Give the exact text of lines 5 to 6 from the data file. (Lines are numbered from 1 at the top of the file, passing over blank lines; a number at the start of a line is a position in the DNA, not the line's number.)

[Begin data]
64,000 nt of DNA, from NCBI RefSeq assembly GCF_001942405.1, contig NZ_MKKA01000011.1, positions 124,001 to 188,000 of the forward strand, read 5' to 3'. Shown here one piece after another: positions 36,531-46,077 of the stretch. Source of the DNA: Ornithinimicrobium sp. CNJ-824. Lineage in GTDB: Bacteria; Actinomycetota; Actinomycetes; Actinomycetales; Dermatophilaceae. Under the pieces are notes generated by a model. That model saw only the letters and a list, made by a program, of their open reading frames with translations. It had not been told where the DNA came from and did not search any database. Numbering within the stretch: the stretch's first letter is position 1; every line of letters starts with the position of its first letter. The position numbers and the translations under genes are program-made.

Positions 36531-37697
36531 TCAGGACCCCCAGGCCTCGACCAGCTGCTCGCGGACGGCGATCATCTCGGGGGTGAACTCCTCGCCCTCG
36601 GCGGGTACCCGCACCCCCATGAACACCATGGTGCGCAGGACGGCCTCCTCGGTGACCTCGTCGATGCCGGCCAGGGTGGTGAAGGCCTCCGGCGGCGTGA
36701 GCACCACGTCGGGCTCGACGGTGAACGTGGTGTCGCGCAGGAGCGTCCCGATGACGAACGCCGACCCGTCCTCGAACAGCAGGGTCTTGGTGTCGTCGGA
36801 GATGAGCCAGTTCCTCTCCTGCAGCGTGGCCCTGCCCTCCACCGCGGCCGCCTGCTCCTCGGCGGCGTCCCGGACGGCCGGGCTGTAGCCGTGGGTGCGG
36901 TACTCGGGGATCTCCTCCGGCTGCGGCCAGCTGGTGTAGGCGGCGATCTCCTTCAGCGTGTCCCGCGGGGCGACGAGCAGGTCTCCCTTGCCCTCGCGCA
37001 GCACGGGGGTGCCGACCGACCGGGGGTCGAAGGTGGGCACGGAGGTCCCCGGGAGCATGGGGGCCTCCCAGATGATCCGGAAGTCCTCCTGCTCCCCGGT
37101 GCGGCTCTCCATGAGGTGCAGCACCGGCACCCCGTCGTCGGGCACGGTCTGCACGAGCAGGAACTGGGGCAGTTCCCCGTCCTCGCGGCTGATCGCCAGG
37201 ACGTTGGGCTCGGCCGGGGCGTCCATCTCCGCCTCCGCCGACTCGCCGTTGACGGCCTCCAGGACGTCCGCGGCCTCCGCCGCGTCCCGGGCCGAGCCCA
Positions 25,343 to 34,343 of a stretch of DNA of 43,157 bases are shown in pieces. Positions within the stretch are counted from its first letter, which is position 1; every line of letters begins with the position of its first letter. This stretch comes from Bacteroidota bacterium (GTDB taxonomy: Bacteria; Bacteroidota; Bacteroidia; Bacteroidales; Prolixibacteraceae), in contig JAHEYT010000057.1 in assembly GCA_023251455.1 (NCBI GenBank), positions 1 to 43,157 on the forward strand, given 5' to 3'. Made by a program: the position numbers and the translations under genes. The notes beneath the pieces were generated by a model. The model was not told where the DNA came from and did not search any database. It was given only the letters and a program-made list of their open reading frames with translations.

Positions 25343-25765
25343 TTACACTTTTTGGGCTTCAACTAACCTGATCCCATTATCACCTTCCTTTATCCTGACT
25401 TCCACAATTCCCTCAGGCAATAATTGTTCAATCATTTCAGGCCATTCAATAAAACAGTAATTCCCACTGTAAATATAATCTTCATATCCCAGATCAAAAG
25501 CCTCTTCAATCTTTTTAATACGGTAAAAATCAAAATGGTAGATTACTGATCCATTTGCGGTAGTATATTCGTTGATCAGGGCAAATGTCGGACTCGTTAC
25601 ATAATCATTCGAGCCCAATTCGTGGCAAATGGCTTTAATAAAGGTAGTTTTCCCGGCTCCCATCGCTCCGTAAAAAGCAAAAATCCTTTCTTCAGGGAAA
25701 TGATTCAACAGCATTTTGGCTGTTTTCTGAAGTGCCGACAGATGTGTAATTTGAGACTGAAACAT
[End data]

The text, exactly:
36701 GCACCACGTCGGGCTCGACGGTGAACGTGGTGTCGCGCAGGAGCGTCCCGATGACGAACGCCGACCCGTCCTCGAACAGCAGGGTCTTGGTGTCGTCGGA
36801 GATGAGCCAGTTCCTCTCCTGCAGCGTGGCCCTGCCCTCCACCGCGGCCGCCTGCTCCTCGGCGGCGTCCCGGACGGCCGGGCTGTAGCCGTGGGTGCGG